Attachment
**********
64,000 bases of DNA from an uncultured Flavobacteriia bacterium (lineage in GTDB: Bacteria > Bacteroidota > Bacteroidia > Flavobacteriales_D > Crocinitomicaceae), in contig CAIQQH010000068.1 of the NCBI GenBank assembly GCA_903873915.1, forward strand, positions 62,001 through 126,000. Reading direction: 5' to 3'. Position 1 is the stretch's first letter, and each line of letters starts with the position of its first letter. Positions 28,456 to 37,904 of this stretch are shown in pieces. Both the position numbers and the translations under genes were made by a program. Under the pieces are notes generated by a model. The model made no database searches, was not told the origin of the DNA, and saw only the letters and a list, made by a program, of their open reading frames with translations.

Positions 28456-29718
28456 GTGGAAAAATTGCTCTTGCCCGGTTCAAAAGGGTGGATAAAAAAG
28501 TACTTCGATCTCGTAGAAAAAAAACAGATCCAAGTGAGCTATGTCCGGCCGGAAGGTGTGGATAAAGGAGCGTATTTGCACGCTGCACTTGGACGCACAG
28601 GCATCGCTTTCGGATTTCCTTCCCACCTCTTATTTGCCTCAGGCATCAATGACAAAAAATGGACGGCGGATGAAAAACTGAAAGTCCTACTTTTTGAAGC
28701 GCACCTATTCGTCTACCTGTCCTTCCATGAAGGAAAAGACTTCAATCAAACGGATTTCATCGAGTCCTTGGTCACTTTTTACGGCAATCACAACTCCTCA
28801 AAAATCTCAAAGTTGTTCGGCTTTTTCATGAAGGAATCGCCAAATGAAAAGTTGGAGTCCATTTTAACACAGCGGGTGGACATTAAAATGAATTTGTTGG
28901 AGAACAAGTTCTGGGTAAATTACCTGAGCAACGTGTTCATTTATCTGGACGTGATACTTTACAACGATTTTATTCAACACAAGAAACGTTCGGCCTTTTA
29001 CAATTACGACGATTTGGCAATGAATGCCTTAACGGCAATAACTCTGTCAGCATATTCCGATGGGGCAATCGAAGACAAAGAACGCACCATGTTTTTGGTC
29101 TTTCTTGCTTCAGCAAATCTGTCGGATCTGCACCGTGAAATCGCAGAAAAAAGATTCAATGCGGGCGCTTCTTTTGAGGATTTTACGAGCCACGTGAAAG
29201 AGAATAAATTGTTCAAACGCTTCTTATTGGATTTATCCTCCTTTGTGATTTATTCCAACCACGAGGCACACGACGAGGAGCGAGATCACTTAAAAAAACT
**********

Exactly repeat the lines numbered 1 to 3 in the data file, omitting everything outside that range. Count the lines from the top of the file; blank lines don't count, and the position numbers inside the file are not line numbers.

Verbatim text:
64,000 bases of DNA from an uncultured Flavobacteriia bacterium (lineage in GTDB: Bacteria > Bacteroidota > Bacteroidia > Flavobacteriales_D > Crocinitomicaceae), in contig CAIQQH010000068.1 of the NCBI GenBank assembly GCA_903873915.1, forward strand, positions 62,001 through 126,000. Reading direction: 5' to 3'. Position 1 is the stretch's first letter, and each line of letters starts with the position of its first letter. Positions 28,456 to 37,904 of this stretch are shown in pieces. Both the position numbers and the translations under genes were made by a program. Under the pieces are notes generated by a model. The model made no database searches, was not told the origin of the DNA, and saw only the letters and a list, made by a program, of their open reading frames with translations.

Positions 28456-29718
28456 GTGGAAAAATTGCTCTTGCCCGGTTCAAAAGGGTGGATAAAAAAG